When we saw this on our site, we went back to research and asked consumers about what was happening.

The one thing that seemed to really resonate was that they did not want to take public transit or use ride-sharing services because of health and safety concerns, which meant that they needed a car.

Additionally, our results also revealed the huge ramp-up in savings among Canadians, some $100 billion. From this, we went back to the market and asked those people who were intending to purchase a vehicle in the next six months.

Approximately 64% said they were, based on the additional savings they had, while a portion said they hadn’t planned on buying a car previously, but COVID was causing them to change their minds.

Finally, on the demand side, COVID-induced restrictions and lockdowns showed a corresponding decline in consumer spending and vice versa.

At autoTRADER.ca, we have over 300,000 vehicles on the site and in our own price index.

We calculate the data to understand the pricing and other things in the market as to what’s happening.

And usually what happens is that prices tend to start on the higher side, at the beginning of the year, and they come down slowly.

In 2021 however, we’ve seen the complete opposite.

By July 2021 our data showed that used vehicle prices had risen by 12.8% in Canada.

Emerging trends

Based on the current data available are there any trends you see emerging as we enter further into the second half of the year?

BA: Obviously the inventory shortage we have seen this year is a global situation and by no means unique to Canada.

As we edge deeper into the second half of the year, we are seeing OEMs increase their orders for new vehicles, but due to the complexity of the semi-conductor situation, there are still lag times from placing those orders to seeing these vehicles being produced and entering the market.

In a normal situation, those lag times tend to be around three months—currently, it is closer to nine months as a result of all the market influencers and COVID-related conditions.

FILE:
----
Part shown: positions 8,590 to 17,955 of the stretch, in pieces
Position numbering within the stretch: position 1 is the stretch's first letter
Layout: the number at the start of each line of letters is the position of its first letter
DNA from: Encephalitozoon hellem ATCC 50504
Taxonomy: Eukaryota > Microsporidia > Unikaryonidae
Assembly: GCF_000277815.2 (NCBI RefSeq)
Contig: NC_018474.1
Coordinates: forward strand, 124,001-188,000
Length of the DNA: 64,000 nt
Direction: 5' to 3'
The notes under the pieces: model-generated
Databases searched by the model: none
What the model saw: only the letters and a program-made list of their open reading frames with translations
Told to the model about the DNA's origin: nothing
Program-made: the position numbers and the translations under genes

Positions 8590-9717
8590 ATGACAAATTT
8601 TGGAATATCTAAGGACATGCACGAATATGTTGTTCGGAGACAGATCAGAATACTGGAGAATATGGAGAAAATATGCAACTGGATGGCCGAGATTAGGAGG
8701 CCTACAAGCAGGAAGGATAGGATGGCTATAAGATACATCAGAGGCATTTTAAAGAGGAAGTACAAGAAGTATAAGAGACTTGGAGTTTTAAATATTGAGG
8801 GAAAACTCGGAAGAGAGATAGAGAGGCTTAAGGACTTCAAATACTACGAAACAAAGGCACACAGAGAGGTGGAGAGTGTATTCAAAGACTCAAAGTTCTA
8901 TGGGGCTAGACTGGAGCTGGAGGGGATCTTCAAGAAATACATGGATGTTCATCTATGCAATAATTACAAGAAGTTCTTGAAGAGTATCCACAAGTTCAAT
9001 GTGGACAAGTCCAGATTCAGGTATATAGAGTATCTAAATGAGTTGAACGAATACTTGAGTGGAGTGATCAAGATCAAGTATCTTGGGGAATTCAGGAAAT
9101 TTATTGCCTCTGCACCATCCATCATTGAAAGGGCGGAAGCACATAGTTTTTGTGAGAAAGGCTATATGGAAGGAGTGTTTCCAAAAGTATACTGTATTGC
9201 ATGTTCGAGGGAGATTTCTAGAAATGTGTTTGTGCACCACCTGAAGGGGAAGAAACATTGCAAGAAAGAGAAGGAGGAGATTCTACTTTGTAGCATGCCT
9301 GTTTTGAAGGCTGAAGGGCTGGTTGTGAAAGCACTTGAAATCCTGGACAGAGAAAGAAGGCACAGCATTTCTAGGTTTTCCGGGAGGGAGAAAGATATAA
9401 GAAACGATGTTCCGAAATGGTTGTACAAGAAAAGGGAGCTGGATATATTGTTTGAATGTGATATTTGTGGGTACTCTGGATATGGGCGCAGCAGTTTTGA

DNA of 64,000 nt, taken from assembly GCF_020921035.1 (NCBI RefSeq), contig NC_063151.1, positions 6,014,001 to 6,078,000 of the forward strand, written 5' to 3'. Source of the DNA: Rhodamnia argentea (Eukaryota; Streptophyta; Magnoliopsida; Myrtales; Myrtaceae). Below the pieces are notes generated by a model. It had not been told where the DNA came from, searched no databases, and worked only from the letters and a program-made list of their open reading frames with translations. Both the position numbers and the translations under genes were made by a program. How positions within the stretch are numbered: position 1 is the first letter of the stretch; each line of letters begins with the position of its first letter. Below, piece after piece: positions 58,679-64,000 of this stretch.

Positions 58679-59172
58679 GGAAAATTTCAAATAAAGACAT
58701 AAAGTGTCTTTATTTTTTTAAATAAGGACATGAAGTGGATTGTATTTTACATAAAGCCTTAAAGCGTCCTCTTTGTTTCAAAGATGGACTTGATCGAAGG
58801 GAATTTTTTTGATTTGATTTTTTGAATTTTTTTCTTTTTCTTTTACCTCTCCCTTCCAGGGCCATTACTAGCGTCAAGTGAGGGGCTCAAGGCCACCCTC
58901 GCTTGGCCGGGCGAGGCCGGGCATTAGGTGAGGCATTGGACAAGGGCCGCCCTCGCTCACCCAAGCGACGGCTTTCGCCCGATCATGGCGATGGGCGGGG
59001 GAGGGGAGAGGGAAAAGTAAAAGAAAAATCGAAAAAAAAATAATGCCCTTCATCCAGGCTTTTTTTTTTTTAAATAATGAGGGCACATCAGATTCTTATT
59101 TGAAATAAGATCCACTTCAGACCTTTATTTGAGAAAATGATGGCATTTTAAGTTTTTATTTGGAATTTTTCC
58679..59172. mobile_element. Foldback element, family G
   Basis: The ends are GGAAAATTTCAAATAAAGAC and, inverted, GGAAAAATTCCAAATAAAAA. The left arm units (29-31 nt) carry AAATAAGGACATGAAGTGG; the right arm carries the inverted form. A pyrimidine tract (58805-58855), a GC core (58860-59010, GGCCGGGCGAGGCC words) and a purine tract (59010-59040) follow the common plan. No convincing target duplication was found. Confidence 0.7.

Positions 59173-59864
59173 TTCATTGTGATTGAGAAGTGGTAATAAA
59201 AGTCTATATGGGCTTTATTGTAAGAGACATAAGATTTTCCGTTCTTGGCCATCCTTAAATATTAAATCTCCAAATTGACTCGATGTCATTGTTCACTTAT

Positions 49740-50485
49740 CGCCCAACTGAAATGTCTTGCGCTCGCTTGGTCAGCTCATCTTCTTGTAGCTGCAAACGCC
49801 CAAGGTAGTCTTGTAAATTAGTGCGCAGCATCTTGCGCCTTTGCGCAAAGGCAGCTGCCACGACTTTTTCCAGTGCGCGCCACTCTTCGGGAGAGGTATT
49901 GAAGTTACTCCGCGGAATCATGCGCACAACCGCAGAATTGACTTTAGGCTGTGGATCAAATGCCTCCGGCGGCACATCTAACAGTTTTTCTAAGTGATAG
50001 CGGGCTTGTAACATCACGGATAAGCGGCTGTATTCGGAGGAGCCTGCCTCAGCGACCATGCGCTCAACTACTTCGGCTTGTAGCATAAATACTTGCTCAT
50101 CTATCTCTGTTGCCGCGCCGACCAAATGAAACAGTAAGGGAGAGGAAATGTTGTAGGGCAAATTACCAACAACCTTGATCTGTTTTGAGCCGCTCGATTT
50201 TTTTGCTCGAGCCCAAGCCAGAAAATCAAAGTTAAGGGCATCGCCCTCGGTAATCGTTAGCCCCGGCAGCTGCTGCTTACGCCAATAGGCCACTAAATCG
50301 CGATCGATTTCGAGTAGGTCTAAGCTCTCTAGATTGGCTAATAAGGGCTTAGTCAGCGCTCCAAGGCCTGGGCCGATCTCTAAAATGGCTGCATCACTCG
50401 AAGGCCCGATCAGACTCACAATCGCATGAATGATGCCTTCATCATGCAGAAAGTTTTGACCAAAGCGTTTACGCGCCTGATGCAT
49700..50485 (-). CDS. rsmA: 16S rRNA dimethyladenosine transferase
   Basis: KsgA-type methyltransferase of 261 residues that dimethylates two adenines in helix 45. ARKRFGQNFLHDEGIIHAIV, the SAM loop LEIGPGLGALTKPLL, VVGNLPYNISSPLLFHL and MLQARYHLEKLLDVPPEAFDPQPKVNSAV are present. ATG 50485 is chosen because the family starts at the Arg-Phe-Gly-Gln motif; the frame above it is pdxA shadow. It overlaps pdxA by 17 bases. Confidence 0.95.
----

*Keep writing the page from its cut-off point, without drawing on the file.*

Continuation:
We believe we are going to continue seeing things ramp up during Q3 with an improvement expected toward the end of this quarter and into Q4.

Leveraging current market conditions

How do you think dealers can leverage the current market conditions to not only sell more vehicles profitably but also continue to build relationships with customers long-term, even once the chip and inventory shortage subsides?

BA: We really have to give kudos to the dealer community and the entire automotive industry in how they’ve been able to tackle these unprecedented challenges.

While there is currently a significant shortage of vehicles on the market, this low supply/high demand situation means there is a healthy margin of profitability there.

On the flip side, I think dealers need to be strategic and not get caught up in maximizing short-term profits.

Besides a shortage of used inventory here in Canada, we’ve also seen more exports to the U.S. which have added further pressure to the situation.

The best strategy right now is for dealers to concentrate on their local markets and understand the needs of their customers, particularly their loyal clients who are not only planning to buy vehicles now but also down the road in three years, five years, etc.

In addition to building those relationships and planning for the future, there is also the question of fixed ops and service retention.

Today, being able to stay in touch and communicate with your customers is more important than ever given the rise in digital retailing and less face-to-face interaction.